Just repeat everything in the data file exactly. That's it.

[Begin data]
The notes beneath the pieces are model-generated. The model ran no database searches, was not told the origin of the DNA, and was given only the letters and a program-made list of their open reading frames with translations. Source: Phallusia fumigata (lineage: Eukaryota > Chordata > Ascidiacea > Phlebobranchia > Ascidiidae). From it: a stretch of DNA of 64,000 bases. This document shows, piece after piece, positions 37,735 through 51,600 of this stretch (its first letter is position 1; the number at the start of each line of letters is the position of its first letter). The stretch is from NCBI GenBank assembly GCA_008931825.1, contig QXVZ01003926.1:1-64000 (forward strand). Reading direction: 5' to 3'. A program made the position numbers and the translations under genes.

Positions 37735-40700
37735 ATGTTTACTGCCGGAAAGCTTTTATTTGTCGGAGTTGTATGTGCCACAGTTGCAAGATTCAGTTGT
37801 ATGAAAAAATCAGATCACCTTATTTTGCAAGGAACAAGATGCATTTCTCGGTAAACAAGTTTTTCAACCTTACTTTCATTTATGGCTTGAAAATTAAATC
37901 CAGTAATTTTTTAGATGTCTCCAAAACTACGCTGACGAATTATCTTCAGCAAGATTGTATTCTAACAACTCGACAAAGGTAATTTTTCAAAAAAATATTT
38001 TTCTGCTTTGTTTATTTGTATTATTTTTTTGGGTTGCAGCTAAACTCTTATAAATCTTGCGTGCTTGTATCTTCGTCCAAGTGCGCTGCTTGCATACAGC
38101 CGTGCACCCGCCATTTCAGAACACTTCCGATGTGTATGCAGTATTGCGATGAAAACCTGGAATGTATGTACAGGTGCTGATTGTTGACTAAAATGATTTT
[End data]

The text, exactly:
The notes beneath the pieces are model-generated. The model ran no database searches, was not told the origin of the DNA, and was given only the letters and a program-made list of their open reading frames with translations. Source: Phallusia fumigata (lineage: Eukaryota > Chordata > Ascidiacea > Phlebobranchia > Ascidiidae). From it: a stretch of DNA of 64,000 bases. This document shows, piece after piece, positions 37,735 through 51,600 of this stretch (its first letter is position 1; the number at the start of each line of letters is the position of its first letter). The stretch is from NCBI GenBank assembly GCA_008931825.1, contig QXVZ01003926.1:1-64000 (forward strand). Reading direction: 5' to 3'. A program made the position numbers and the translations under genes.

Positions 37735-40700
37735 ATGTTTACTGCCGGAAAGCTTTTATTTGTCGGAGTTGTATGTGCCACAGTTGCAAGATTCAGTTGT
37801 ATGAAAAAATCAGATCACCTTATTTTGCAAGGAACAAGATGCATTTCTCGGTAAACAAGTTTTTCAACCTTACTTTCATTTATGGCTTGAAAATTAAATC
37901 CAGTAATTTTTTAGATGTCTCCAAAACTACGCTGACGAATTATCTTCAGCAAGATTGTATTCTAACAACTCGACAAAGGTAATTTTTCAAAAAAATATTT
38001 TTCTGCTTTGTTTATTTGTATTATTTTTTTGGGTTGCAGCTAAACTCTTATAAATCTTGCGTGCTTGTATCTTCGTCCAAGTGCGCTGCTTGCATACAGC
38101 CGTGCACCCGCCATTTCAGAACACTTCCGATGTGTATGCAGTATTGCGATGAAAACCTGGAATGTATGTACAGGTGCTGATTGTTGACTAAAATGATTTT